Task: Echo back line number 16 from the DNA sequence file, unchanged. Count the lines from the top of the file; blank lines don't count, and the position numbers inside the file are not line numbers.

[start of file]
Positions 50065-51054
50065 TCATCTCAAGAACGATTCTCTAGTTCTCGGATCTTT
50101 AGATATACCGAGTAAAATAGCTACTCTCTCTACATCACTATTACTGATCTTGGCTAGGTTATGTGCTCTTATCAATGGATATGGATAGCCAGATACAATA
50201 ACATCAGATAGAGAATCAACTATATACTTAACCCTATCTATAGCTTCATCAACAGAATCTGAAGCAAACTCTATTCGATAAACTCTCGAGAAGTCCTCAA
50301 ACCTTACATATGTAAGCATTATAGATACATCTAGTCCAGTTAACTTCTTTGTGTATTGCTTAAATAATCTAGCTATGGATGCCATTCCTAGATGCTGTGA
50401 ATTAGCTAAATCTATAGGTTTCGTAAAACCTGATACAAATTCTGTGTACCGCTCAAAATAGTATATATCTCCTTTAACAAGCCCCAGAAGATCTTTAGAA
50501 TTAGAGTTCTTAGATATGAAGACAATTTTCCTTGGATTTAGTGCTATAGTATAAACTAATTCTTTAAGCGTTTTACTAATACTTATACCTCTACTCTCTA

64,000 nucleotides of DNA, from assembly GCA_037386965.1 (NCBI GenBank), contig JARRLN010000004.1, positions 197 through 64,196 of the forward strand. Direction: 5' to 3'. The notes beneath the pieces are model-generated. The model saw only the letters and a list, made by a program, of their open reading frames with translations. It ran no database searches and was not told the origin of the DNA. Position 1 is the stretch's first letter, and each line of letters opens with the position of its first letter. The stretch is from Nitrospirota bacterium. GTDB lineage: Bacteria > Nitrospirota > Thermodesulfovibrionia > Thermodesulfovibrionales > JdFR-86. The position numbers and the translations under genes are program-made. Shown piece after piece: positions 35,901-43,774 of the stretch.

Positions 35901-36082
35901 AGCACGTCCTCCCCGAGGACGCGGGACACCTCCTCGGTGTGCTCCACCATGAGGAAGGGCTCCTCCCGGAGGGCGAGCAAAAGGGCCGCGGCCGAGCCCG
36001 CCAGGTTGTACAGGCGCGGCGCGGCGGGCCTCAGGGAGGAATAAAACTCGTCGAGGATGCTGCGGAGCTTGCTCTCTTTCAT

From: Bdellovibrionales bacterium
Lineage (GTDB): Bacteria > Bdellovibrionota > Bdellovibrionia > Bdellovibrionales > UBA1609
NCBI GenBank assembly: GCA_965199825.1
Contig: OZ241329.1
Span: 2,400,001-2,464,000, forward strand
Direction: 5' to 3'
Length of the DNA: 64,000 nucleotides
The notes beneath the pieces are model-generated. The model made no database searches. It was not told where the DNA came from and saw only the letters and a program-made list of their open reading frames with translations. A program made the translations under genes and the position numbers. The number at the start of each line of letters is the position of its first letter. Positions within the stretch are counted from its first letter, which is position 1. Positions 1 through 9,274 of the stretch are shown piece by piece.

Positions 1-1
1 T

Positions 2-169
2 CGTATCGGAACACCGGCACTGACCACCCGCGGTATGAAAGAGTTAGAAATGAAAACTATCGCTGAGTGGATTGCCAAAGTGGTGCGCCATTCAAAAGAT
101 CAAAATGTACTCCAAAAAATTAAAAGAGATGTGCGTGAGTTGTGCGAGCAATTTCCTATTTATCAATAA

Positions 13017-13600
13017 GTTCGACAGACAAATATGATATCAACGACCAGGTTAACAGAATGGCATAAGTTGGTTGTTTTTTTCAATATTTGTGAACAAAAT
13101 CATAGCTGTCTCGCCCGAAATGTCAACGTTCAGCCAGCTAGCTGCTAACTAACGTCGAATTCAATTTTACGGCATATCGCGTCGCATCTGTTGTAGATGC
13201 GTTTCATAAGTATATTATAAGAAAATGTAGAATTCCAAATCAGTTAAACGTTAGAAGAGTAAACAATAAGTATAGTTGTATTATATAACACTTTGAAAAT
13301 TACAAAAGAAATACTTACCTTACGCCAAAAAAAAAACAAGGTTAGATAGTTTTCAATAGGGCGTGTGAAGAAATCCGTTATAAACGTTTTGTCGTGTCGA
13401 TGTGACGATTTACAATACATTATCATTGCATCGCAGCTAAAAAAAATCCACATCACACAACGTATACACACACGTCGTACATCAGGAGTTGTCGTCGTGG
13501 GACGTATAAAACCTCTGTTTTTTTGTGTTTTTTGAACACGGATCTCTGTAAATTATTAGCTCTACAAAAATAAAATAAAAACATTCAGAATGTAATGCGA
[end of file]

Span: 2,400,001-2,464,000, forward strand